I further urge you to read this section of the book and apply it directly to yourself. Sometimes we start to devalue ourselves because of the constant criticism given out by someone suffering in this way.
One major goal of the process of forgiveness is to be reconciled with those who have hurt us by their unjust acts. If the ones who were unjust refuse to change, refuse to reconcile, is the process of forgiveness then incomplete? After all, if the goal is not accomplished, how complete can it be?
If a person wishes to serve the poor and gets caught in traffic, which prevents him from going to the soup kitchen, one can hardly say that the service to the poor was accomplished. Yet, I think this analogy is not a strong one for this reason: Forgiving as a moral virtue is complete in itself when the person exercises that virtue. The exercise of that virtue is independent of others’ reactions to it. Not only did the forgiver intend to perform a forgiving act but also he did so when he offers a cessation of resentment and some form of goodness to the other. In our soup kitchen example, the well-meaning person had full intent to work in the soup kitchen, but did not do so.
All virtues are complete as virtues when exercised appropriately and do not require a specific response from another. As another analogy, if a police officer exercises justice by restraining a burglar, the police officer has exercised the virtue of justice (presuming he had a deliberate intent to exercise justice). Even if the burglar now escapes and burglarizes three different stores, the police officer’s act of justice is complete as a virtue. The intended purpose was not brought to completion and so we must distinguish between a completion of the virtue itself and a completion of an intended purpose for the virtue. The intended purpose at least in part of the process of forgiveness is reconciliation. So, one can forgive and complete this as a moral virtue. At the same time, the other can spurn the forgiveness, in which case, the intended purpose of the process of forgiveness is not fulfilled.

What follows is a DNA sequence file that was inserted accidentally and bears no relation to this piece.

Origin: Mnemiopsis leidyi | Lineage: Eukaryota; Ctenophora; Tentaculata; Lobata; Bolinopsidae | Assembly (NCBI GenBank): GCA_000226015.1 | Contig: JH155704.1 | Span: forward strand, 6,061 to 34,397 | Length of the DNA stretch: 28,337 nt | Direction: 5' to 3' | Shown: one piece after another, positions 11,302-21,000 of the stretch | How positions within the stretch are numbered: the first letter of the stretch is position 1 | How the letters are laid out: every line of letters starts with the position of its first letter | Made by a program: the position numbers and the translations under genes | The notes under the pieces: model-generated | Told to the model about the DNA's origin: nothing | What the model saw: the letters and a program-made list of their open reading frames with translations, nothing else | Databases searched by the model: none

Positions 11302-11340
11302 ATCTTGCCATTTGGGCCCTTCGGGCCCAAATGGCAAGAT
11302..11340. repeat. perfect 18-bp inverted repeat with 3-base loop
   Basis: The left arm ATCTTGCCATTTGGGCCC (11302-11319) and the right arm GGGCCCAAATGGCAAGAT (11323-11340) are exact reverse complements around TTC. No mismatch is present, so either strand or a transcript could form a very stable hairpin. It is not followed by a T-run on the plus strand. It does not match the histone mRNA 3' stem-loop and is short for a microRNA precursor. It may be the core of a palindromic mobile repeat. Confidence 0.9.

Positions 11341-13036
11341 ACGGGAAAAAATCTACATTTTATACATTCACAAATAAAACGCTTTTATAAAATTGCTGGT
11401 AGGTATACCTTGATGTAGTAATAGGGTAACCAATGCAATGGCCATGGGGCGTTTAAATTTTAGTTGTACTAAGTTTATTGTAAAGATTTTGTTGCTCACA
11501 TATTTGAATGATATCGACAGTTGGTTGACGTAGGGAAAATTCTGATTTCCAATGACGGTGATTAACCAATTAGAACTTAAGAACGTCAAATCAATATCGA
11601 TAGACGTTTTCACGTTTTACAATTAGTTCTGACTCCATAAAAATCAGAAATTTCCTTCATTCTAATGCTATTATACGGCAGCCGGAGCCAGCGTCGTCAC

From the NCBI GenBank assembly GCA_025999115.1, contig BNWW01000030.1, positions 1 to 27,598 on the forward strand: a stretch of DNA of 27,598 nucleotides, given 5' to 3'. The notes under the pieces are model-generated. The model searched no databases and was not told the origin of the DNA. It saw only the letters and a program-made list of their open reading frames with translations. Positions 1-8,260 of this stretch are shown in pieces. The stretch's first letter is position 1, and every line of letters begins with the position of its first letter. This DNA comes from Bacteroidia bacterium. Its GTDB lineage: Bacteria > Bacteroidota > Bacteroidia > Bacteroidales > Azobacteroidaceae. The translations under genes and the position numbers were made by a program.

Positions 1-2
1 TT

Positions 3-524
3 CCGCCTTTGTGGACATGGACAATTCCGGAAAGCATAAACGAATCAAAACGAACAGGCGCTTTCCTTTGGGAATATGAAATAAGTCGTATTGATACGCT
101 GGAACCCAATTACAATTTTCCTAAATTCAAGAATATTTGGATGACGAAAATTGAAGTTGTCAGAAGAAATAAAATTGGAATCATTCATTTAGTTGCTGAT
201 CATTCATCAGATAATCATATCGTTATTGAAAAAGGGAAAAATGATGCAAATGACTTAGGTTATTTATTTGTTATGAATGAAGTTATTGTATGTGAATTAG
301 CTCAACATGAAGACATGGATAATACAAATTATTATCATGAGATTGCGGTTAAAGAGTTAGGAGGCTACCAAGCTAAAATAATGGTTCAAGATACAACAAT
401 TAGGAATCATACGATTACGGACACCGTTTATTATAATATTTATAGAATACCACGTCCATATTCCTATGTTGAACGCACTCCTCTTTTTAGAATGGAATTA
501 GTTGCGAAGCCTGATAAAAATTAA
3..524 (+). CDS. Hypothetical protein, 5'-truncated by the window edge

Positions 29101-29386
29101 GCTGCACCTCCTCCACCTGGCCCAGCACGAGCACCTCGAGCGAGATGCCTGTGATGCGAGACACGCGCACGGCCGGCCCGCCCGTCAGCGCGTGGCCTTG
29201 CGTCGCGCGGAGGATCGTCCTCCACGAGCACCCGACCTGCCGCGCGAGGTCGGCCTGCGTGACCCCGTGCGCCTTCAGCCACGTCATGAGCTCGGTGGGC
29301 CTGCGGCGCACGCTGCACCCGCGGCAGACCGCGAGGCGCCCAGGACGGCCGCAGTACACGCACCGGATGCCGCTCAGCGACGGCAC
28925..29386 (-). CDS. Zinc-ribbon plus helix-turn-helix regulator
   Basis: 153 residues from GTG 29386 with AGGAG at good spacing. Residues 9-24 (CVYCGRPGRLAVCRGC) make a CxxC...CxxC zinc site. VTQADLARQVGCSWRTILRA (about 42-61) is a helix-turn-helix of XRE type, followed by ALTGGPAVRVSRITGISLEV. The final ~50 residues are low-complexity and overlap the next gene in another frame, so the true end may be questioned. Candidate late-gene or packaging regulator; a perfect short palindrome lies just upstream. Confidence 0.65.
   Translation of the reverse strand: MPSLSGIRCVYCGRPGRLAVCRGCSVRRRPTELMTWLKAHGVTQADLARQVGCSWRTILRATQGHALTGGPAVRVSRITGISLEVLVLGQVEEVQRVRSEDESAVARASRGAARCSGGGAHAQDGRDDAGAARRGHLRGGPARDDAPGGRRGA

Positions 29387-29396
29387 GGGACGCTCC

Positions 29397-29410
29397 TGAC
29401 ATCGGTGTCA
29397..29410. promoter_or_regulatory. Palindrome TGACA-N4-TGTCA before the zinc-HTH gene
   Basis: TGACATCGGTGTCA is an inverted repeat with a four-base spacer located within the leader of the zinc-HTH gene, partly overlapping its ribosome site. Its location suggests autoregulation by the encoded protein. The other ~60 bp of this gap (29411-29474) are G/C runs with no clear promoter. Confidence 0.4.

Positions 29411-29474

There was a rash of strong tornadoes in the Midwestern United States last week. Is it appropriate to encourage children, who become frightened by such serious natural disasters, to forgive such weather events? I am thinking that forgiveness might reduce anger and calm the children when they think of these dangerous weather conditions.
In your asking this question, I can see that your intentions are honorable toward children. You are trying to find a way to reduce their anxiety. Yet, we do not want to distort what forgiveness is for the sake of people’s comfort. Forgiveness occurs when a person has been treated unjustly by other people. Weather events cannot act unjustly for obvious reasons; they do not have motivations to act in morally good or bad ways; they do not have free will. Thus, no weather event, no inanimate object can do moral wrong and so it cannot be the target of forgiveness. Instead of asking the children to forgive in such circumstances, I recommend that you work with them to accept what happened. Acceptance might also calm the nerves. By not introducing forgiveness in this context you are preserving its true meaning for when a child does have to forgive another person.